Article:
I have recently become involved with a gentleman that had an ileostomy 30 years ago. We have not been intimate as yet but he has been very honest about his condition. I am not sure I can handle the intimate part as I don't know or can figure out if that will be a problem. Can sexual satisfaction be reached?
dr tahir ali
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Oct 8, 2009 @ 5:05 am
hi
i m vary to study your article
its nice work regarding to a medical reserch,
plz send me more article
Nancy
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Dec 28, 2009 @ 11:11 am
I have an ileostomy and I have sore skin around the site and can't find any solution for my
problems. Also, I need suggestions on what food to eat to help my condition.
Thank you.
michelle
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Jan 9, 2010 @ 6:18 pm
Nancy, I also have a new Ileostomy and I have skin breakdown around my pea sized stoma. I can tell
that the best thing in the world to use to clear it up is "Athsma-court" (inhaler). You will need a perscription from your Dr. but it is almost an instant healing. Just spray it on the very broke down skin and within a 24hr. period it will be healed.
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Feb 6, 2010 @ 3:15 pm
I had surgery on the January 13 this year.
I have had four small soft bowel movements in the past week.
Is that something I should talk to my doctor about?
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Feb 15, 2010 @ 7:19 pm
I just had the procedure done 4 weeks ago and I have cramping again and blood mixed in with my stool. I called today and the doctor said this is normal. I have my doubts but I will wait and see what happens.
Gretchen
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Mar 20, 2010 @ 7:19 pm
My cousin has an ileostomy and has had severe dhydration problems.He can't eat or drink and ends back in the hospital on IV's. Does anyone have any suggestions how he can keep himself hydrated?
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Mar 23, 2010 @ 4:04 am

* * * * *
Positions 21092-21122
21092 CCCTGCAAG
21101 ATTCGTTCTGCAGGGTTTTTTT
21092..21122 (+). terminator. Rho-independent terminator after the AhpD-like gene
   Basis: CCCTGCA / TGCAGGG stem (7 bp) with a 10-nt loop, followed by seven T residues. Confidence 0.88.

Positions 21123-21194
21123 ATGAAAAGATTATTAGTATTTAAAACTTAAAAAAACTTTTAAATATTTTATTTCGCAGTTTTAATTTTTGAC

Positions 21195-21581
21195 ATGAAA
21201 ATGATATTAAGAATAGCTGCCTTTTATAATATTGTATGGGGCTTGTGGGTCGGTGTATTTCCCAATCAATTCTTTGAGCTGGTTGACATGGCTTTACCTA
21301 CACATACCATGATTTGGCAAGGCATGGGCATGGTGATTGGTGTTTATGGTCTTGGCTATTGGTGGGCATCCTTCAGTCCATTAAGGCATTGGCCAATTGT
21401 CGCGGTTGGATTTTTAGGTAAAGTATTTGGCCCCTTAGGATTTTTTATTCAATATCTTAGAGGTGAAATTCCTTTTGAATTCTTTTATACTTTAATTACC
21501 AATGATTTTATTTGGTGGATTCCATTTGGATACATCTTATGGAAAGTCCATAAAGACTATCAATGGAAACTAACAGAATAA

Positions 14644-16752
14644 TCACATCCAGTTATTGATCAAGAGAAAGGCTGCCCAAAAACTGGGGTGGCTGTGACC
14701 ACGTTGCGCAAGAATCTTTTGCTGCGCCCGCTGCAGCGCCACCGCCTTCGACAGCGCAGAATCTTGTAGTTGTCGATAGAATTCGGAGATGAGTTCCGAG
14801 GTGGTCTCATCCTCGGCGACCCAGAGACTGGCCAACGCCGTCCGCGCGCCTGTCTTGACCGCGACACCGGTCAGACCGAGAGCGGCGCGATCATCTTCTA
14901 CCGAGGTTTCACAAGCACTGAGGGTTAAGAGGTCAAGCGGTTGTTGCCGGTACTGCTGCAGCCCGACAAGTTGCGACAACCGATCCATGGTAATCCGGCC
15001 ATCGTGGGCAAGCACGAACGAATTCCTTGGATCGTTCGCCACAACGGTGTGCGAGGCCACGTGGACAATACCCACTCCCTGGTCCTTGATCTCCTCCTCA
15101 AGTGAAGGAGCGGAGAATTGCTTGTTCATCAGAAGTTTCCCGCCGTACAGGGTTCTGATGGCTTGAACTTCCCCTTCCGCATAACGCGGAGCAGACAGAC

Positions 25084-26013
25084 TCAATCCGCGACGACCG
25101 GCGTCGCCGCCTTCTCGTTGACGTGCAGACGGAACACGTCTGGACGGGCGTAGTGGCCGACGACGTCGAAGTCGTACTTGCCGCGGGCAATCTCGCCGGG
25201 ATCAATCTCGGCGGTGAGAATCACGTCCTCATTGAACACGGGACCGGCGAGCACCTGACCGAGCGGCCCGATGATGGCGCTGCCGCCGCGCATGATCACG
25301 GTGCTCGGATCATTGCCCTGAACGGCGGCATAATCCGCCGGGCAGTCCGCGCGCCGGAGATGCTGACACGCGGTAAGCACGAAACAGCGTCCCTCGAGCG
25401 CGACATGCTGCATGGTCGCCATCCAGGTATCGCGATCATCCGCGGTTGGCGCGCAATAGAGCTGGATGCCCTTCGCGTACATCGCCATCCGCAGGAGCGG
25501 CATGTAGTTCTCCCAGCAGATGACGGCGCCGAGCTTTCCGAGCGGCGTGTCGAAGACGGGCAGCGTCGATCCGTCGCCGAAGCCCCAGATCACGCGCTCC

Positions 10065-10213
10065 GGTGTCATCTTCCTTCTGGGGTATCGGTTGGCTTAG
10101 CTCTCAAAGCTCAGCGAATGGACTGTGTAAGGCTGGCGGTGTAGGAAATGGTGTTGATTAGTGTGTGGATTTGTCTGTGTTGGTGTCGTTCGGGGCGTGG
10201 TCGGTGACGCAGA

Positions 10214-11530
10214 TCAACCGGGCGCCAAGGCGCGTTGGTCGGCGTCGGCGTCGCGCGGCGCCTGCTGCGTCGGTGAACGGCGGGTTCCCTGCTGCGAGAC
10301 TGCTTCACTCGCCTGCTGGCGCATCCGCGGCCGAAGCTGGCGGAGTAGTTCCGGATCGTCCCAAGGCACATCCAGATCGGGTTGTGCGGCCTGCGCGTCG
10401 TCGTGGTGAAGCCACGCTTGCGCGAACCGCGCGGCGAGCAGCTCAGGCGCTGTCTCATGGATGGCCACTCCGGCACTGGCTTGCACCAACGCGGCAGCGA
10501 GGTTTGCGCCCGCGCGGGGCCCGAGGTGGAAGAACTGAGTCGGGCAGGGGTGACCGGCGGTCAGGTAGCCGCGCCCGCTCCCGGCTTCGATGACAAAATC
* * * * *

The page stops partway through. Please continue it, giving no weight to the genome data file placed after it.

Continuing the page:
Hi Grethchen. the only reason for dehydration in this case would be taking up less fluids. i have a temporary ileostomy done on me and i eat normally n drink water a lot or take fluids instead. sometimes it makes the discharge high in water content which is a bit irritable as i have to drain my bag more frequently, but there is no reason to escape from it. i face no problem other than draining my bag about 8 times a day. hope this helps as to what i have percieved from your question is that your cousin eat and drink less because he/she may have problem with the discharge coming out frequently. if this is not the reason then surely refer some other experienced doctor.

Regards,

MOIN
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Mar 27, 2010 @ 4:16 pm
i had an ileostomy about 3 months ago i have had a lot of leakage problems and sometimes very raw and painful for the last week i have had severe redness and bloody arround stoma it is so painful it is unbearable does any one have any sugestions i need help!
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Apr 15, 2010 @ 3:15 pm
I have had an ileostomy for almost 3 years. clean good around the stoma, you must use adhesive remover if it is not clean around the stoma good then their is going to be a leakage problem. and after the bag and etc is applied stay still for a well until the paste has time to make contact and dry. I cannot sleep in the bed I sleep in a recliner to help prevent leakage. a recliner is like a hospital bed. Measure your stoma maybe your wearing the wrong size? Their is no end to this at least not for me. their is always leaks, itch, or bags break and etc. must be prepared at all times. this business of living a normal life well I don't know who said that?
BUT I have to agree on one thing that I am blessed with, I am not sick like I was before the surgery. So I am happy with my results from Mayo Clinic. And yes I would do it again. Good Luck